While Welsh Government funding is available, and it is sustainable to do so, we will continue to monitor and maintain the flood defences and to work with the community and with our partners to manage the risk in this area.  But there will come a time in the future when it is no longer sustainable. We cannot ignore this issue which will affect whole communities. We need to plan for that change now.

This risk is not confined to Fairbourne. Our coastline faces a tough future and some areas will become very vulnerable to sea level rises and climate change. It’s a difficult conversation to have with communities when the risk may be several decades or a generation away, but its important we consider future generations in all our thinking.

Further south, our urban areas also face their own challenges.

The Crindau area of Newport has a long history of flooding. Backed by the Welsh Government, our £14 million Crindau Flood Management scheme was completed in February and designed with climate change and predicted sea level rise in mind. The scheme can be adapted as necessary in future, and includes community benefits such as new footpaths, cycle paths and seating areas.

We have also been carrying out detailed flood risk modelling in the Lower Taff catchment and the River Cynon and Rhondda rivers to support the next phase of work planned to develop a strategic flood risk management masterplan for the whole River Taff catchment. This work is being done in collaboration with all flood risk management authorities in this area.

But we all have a responsibility to know our own flood risk and to take personal responsibility to protect ourselves and our property before the rain starts to fall.

Advances in the range of services available on our website means that people can now identify their flood risk simply by entering a postcode. It also includes information on what to do before, during and after a flood, how to sign up to NRW’s free flood warning system and steps to take to develop a community flood plan.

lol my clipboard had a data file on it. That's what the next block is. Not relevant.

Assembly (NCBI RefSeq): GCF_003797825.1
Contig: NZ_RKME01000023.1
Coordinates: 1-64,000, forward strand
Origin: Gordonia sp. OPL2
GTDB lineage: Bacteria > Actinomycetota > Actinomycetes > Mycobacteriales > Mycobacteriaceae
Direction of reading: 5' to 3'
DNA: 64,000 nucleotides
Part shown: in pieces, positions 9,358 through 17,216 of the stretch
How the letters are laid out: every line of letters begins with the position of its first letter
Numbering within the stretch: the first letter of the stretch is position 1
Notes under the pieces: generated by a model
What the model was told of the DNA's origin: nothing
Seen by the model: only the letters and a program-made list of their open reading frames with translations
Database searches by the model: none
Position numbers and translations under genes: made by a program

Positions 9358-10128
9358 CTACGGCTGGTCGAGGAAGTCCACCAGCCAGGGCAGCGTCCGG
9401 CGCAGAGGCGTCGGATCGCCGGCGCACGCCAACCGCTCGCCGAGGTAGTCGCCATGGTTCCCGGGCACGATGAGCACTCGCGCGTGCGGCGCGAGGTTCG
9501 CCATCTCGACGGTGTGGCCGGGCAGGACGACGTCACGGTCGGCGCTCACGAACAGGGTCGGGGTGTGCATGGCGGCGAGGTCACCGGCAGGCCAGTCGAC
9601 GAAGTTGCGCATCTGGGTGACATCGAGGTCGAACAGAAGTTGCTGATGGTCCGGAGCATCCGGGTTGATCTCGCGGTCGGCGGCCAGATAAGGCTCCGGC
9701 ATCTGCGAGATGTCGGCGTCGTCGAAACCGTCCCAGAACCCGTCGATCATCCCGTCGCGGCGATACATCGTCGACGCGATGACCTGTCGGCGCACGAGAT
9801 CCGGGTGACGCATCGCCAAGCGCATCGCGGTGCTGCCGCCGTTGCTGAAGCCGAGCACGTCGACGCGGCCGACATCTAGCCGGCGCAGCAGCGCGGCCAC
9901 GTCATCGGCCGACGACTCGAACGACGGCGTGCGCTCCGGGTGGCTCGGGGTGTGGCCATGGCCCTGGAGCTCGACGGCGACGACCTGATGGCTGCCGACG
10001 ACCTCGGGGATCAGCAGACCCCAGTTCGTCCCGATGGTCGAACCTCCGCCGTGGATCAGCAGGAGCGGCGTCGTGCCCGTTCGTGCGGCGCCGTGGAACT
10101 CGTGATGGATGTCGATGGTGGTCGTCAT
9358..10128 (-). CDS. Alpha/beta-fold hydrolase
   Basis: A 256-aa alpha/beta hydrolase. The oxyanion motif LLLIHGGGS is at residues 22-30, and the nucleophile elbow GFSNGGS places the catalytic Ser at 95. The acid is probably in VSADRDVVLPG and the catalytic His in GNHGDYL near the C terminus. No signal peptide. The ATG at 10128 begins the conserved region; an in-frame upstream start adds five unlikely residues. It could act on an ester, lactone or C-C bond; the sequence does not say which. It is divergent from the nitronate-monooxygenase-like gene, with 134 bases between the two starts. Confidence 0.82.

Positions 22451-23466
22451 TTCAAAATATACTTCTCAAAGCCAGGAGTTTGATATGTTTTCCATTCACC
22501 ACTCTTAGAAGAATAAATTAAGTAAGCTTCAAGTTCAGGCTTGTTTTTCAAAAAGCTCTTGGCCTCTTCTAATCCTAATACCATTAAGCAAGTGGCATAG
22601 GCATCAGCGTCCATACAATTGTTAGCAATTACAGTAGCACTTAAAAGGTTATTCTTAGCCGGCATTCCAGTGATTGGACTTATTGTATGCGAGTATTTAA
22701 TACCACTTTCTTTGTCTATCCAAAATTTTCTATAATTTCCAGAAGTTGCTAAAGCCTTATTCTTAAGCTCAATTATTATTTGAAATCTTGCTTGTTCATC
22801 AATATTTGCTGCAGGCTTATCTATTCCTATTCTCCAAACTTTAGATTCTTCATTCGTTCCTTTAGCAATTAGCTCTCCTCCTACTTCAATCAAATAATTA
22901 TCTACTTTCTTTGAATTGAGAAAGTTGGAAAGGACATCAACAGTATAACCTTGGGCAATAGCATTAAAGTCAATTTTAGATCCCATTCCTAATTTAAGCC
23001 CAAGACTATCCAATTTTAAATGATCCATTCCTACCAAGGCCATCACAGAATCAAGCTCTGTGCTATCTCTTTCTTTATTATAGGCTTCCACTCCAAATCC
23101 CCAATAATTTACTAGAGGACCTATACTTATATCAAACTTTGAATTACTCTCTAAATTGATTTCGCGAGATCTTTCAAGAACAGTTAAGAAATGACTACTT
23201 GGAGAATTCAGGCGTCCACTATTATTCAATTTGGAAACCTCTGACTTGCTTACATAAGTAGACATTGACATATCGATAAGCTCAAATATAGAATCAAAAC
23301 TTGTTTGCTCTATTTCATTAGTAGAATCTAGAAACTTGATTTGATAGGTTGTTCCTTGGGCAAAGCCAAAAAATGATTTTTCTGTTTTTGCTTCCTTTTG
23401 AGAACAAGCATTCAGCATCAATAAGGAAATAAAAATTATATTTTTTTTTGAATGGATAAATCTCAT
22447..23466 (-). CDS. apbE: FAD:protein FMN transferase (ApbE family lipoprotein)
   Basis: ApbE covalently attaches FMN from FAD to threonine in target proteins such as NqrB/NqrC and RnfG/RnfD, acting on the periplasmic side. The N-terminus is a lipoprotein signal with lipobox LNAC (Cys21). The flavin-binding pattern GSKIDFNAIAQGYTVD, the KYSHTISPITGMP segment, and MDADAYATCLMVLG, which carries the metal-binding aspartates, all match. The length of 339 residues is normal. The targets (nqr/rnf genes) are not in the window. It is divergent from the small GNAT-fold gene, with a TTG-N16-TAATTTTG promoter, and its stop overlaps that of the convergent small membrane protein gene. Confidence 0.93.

Difficult choices ahead

But regrettably, it often takes major events to force everyone to reflect on how prepared we really are for more extreme weather.

In October 2020, we published our reviews into the February 2020 floods where we called for a seismic shift in how Wales responds to climate challenges and increased flood risk.

We stressed that difficult conversations needed to be had, and complex decisions had to be made. We have been working with the Welsh Government and our partners to do what we can to move this crucial process forward.

We must accept that we will never win the war against the forces of nature. But there also has to be a fundamental consideration by governments, planning and flood risk authorities and communities of the very stark choices before us on how the risks are managed and delivered within the resources.

Flood defences will always be at the heart of managing the nation’s risk, and we at NRW will continue to invest in our people, technology, infrastructure, systems and processes to undertake our flood risk duties. But we cannot do it alone.

As more and more communities affected by flooding each year count the cost of lost belongings, ruined homes and businesses, and as people live with lingering fears of future storms, we know that so much more needs to be done to prepare to face our future reality.

We need planning authorities to make tough decisions and avoid the wrong kind of development in high flood risk areas.

The housing sector and developers also need to build more resilient homes and businesses so that when flooding and coastal change happens, it causes less harm to people and property, and life can get back to normal sooner.

We need to be more innovative and look at new approaches to work more effectively with land owners, incentivising them to deliver nature-based solutions that deliver a range of benefits that reduce flood risk, and looking upstream to make space for the huge quantities of water we are seeing during floods. 

These can be difficult, expensive issues. And we know that resilience is a harder sell than protection.

But we need to accept that we cannot stop the rain and we will see more of it.

The impact of climate change is something for all of us to tackle as a collective and is an issue that must be tackled without delay.